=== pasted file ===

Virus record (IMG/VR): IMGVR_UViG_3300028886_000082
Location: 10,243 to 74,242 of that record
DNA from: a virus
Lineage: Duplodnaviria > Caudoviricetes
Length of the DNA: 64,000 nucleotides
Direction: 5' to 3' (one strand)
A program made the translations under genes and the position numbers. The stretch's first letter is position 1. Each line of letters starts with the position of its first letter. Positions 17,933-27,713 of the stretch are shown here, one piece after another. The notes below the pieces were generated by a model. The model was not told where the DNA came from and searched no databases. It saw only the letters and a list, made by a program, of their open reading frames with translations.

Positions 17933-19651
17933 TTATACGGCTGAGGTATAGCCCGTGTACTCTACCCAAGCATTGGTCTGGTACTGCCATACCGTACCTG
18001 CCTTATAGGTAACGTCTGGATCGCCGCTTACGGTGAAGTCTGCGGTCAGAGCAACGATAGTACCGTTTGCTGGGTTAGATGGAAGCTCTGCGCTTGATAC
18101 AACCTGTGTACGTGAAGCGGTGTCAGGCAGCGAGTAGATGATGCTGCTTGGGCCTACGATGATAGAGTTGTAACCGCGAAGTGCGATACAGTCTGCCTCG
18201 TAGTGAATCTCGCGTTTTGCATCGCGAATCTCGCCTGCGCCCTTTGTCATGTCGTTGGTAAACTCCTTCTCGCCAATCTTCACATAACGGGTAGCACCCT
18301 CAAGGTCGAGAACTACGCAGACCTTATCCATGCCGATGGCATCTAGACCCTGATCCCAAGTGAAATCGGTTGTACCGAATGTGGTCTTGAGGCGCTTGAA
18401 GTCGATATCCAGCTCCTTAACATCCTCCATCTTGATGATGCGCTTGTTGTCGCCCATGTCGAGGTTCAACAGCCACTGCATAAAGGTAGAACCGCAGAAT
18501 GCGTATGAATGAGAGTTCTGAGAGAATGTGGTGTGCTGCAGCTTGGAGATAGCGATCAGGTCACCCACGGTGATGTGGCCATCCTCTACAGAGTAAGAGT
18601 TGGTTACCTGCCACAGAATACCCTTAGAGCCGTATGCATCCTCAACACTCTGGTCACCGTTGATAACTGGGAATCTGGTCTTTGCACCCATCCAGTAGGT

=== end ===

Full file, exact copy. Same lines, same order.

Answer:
Virus record (IMG/VR): IMGVR_UViG_3300028886_000082
Location: 10,243 to 74,242 of that record
DNA from: a virus
Lineage: Duplodnaviria > Caudoviricetes
Length of the DNA: 64,000 nucleotides
Direction: 5' to 3' (one strand)
A program made the translations under genes and the position numbers. The stretch's first letter is position 1. Each line of letters starts with the position of its first letter. Positions 17,933-27,713 of the stretch are shown here, one piece after another. The notes below the pieces were generated by a model. The model was not told where the DNA came from and searched no databases. It saw only the letters and a list, made by a program, of their open reading frames with translations.

Positions 17933-19651
17933 TTATACGGCTGAGGTATAGCCCGTGTACTCTACCCAAGCATTGGTCTGGTACTGCCATACCGTACCTG
18001 CCTTATAGGTAACGTCTGGATCGCCGCTTACGGTGAAGTCTGCGGTCAGAGCAACGATAGTACCGTTTGCTGGGTTAGATGGAAGCTCTGCGCTTGATAC
18101 AACCTGTGTACGTGAAGCGGTGTCAGGCAGCGAGTAGATGATGCTGCTTGGGCCTACGATGATAGAGTTGTAACCGCGAAGTGCGATACAGTCTGCCTCG
18201 TAGTGAATCTCGCGTTTTGCATCGCGAATCTCGCCTGCGCCCTTTGTCATGTCGTTGGTAAACTCCTTCTCGCCAATCTTCACATAACGGGTAGCACCCT
18301 CAAGGTCGAGAACTACGCAGACCTTATCCATGCCGATGGCATCTAGACCCTGATCCCAAGTGAAATCGGTTGTACCGAATGTGGTCTTGAGGCGCTTGAA
18401 GTCGATATCCAGCTCCTTAACATCCTCCATCTTGATGATGCGCTTGTTGTCGCCCATGTCGAGGTTCAACAGCCACTGCATAAAGGTAGAACCGCAGAAT
18501 GCGTATGAATGAGAGTTCTGAGAGAATGTGGTGTGCTGCAGCTTGGAGATAGCGATCAGGTCACCCACGGTGATGTGGCCATCCTCTACAGAGTAAGAGT
18601 TGGTTACCTGCCACAGAATACCCTTAGAGCCGTATGCATCCTCAACACTCTGGTCACCGTTGATAACTGGGAATCTGGTCTTTGCACCCATCCAGTAGGT